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When sending a fax using a class 1 modem, the software has a lot to do with how successful you will be at completing faxes to arbitrary fax machines. The modems themselves are not equal, and the fax machines you are sending to certainly are not.

A good quality fax sender implementation will give you more successful faxes than a poor quality one.

But if you move to brooktrout - where - as I understand it - all the intelligence is on the fax board (is this right?), then assuming you can get your document converted to a TIFF and it starts to send, are you going to see the same success rates from every type of fax server software? --- In other words, is it the brooktrout board which is responsible for the success or not of a transmission, rather than the choice of fax server software?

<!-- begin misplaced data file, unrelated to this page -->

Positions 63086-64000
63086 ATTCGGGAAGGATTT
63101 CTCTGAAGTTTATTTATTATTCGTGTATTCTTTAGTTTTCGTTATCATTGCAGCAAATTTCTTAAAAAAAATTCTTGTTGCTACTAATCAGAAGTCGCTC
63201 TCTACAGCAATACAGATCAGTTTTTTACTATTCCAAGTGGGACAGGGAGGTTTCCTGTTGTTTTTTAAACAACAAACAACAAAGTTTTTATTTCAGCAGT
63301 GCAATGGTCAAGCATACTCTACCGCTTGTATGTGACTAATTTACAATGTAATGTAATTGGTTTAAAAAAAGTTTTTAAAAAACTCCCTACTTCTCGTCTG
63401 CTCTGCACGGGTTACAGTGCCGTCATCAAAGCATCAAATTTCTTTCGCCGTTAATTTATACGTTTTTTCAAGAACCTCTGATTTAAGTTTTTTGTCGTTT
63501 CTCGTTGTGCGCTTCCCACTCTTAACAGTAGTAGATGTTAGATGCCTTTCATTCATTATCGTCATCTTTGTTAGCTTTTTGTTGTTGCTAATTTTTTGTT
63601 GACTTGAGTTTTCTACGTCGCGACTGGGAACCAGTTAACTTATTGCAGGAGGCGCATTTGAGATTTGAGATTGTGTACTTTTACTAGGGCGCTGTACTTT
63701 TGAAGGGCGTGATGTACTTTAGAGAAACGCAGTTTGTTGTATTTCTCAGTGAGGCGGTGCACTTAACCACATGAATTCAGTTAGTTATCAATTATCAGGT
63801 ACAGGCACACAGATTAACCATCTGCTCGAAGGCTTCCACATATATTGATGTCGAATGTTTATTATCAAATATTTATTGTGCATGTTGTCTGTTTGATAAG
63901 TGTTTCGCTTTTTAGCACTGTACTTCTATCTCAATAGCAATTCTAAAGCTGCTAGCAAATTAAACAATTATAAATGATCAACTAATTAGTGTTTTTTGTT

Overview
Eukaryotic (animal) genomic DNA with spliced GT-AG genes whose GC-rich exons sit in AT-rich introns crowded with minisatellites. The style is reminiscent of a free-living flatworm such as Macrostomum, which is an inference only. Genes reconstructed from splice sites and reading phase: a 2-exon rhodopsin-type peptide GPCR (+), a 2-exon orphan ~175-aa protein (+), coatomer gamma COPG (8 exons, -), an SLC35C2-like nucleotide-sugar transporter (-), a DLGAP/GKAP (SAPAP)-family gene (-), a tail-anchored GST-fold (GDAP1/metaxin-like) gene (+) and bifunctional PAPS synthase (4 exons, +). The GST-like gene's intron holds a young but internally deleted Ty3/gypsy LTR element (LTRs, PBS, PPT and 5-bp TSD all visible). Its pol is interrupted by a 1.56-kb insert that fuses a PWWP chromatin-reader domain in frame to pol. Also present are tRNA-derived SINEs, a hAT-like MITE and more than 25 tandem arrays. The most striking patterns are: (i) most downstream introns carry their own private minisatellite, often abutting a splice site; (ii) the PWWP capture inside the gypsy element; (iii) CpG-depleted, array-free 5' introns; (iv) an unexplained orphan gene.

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up vote 1 down vote accepted

Kind of a convoluted question, so here's the straightforward answer: Yes - it is the dedicated hardware responsible for the increase in transmission success.

Most Fax Server solutions are much-of-a-muchness. They push the data to the device, which in turn does the actual transmission work. The problem with modems is that most - some more than others - rely on software to do some of the work for them (controller and/or datapump). Better to have a dedicated device doing the single job it was designed to do.

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Sorry my question was convoluted, I was trying to get across the specifc point of interest - which you have answered perfectly! – James Berry Jul 15 '09 at 7:44

It actually depends a lot on the Brooktrout SDK that the software vendor is using with the fax board. Brooktrout, now Dialogic, routinely resolves fax and operating system incompatibilities by updating the SDK (which includes firmware and drivers). A good fax vendor should provide these updates to you.

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